Early Start Times Affect Students

Celeste Post, A&E Editor

Studies show that early start times for school affect not only students’ sleep patterns, but also their test scores, attendance, classroom participation, and overall energy in school. At MHS we start at 7:40 A.M., some students arrive as early as 7:15, and for those in 0 period, as early as 6:45.

Scientific studies, such as those conducted by the University of Minnesota, find that the adolescent brain does not fully begin to function until approximately 8 A.M., and the brain doesn’t begin to show signs of slowing down for sleep until approximately 11 P.M. This time period, from around 8 A.M. until 11 P.M., is called a biological sleep mode and unfortunately cannot be changed. Meaning no matter how many times students set their sets their alarm for 7  A.M. their body will never adjust regardless of how many hours of sleep they get.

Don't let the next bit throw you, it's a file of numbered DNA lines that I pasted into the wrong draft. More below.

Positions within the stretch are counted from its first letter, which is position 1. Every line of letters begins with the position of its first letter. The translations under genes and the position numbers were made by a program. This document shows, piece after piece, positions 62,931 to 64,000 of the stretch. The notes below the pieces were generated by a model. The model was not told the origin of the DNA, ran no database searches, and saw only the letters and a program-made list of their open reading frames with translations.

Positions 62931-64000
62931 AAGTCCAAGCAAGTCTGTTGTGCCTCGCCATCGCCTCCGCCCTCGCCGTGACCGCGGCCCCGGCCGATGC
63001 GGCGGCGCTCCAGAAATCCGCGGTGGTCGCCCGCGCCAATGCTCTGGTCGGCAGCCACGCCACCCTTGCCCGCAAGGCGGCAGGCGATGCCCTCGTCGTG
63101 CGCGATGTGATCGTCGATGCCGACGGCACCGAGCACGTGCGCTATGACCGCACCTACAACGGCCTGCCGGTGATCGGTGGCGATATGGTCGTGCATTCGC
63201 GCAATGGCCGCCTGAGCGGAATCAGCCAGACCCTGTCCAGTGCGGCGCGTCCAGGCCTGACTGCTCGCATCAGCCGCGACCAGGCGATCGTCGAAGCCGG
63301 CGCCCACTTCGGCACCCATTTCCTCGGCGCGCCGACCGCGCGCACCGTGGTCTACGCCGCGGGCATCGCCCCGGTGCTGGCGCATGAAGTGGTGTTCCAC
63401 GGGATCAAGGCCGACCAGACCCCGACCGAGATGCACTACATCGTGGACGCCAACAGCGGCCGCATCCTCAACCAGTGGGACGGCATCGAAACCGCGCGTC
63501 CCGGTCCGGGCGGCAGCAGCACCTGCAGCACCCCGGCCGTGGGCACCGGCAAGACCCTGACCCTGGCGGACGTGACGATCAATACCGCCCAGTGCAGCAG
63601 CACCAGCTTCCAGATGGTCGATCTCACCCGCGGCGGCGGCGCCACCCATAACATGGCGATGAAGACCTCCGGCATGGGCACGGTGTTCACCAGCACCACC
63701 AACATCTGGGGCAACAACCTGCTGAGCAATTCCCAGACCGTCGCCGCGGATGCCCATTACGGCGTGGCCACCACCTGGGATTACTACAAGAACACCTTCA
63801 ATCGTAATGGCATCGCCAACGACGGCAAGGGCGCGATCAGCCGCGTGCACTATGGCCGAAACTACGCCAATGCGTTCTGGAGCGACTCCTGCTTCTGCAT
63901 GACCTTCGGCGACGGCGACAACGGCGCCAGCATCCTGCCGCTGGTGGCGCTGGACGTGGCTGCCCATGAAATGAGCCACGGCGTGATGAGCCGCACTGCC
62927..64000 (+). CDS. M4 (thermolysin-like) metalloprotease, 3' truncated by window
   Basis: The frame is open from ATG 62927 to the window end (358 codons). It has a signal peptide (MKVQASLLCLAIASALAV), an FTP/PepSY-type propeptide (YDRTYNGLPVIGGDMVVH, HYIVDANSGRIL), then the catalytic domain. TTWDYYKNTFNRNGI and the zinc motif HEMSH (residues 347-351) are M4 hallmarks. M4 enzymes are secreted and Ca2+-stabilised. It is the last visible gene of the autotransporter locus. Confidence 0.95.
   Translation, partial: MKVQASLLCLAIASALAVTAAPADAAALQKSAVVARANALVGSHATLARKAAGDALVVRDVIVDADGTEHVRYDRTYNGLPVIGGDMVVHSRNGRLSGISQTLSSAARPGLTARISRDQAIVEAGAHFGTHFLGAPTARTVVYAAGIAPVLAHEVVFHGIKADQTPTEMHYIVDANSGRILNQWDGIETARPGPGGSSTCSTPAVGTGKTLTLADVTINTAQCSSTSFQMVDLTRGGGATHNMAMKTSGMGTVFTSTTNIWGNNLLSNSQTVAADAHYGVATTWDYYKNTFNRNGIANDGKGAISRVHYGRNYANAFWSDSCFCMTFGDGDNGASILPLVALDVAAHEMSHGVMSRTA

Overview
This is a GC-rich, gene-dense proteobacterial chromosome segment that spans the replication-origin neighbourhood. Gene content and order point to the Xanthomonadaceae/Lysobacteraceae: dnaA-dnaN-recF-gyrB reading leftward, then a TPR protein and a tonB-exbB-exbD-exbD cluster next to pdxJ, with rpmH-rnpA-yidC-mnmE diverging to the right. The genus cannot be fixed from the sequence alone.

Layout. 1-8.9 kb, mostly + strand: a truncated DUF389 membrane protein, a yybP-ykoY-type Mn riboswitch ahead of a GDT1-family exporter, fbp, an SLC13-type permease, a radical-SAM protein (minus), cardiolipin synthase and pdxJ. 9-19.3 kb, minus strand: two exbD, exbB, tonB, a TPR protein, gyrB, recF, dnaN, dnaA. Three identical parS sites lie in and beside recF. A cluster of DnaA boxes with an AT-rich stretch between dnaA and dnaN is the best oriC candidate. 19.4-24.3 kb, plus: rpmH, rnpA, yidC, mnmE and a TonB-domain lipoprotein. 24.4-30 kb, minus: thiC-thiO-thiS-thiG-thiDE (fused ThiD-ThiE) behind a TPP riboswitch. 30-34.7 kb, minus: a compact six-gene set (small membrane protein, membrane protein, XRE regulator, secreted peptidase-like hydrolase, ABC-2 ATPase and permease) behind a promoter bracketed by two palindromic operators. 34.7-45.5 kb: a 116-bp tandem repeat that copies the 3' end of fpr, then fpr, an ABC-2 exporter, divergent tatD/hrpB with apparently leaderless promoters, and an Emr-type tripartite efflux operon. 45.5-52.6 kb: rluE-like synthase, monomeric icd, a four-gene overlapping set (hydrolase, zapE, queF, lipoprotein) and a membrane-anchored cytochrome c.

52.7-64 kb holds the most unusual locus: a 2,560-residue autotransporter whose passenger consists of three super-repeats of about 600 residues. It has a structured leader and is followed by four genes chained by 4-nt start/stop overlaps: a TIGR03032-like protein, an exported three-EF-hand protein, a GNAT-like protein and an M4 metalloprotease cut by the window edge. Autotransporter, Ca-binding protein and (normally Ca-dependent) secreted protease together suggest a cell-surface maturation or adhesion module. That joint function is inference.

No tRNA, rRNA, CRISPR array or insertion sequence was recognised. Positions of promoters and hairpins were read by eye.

The Minnesota studies also touched on two school districts, Edina and the Minneapolis area, that delayed their start times by at least one hour, and these districts saw an increase in their test scores in the 2 percentile range in math and a 1 percentile range in reading and writing. There were also reportedly fewer cases of students dropping out, coming in late, missing school, and sleeping in class. In fact, 92% of parents said they preferred a later start time in their school systems.


While it seems like no hassle to switch times, there are many technical complications to making the switch. These complications involve bussing schedules, as many school districts share bussing with middle schools, grade schools  and sometimes even other districts.


Check out the study, and share your opinion.


Source: http://www.cehd.umn.edu/research/highlights/Sleep/